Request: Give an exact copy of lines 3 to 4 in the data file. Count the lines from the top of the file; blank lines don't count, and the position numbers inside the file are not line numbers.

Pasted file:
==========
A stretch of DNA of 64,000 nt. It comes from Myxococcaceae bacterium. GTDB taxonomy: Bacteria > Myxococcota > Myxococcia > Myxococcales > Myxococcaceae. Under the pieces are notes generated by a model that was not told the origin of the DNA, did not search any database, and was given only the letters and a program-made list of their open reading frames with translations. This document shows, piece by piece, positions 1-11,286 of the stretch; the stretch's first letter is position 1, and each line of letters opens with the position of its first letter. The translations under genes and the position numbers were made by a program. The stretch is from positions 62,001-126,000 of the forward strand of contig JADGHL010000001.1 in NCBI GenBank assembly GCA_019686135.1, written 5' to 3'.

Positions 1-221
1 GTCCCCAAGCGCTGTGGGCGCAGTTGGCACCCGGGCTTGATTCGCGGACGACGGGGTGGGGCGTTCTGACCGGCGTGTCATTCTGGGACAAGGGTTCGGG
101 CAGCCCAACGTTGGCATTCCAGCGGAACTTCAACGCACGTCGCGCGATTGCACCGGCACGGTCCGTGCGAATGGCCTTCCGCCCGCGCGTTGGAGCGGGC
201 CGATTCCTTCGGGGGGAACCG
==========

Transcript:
1 GTCCCCAAGCGCTGTGGGCGCAGTTGGCACCCGGGCTTGATTCGCGGACGACGGGGTGGGGCGTTCTGACCGGCGTGTCATTCTGGGACAAGGGTTCGGG
101 CAGCCCAACGTTGGCATTCCAGCGGAACTTCAACGCACGTCGCGCGATTGCACCGGCACGGTCCGTGCGAATGGCCTTCCGCCCGCGCGTTGGAGCGGGC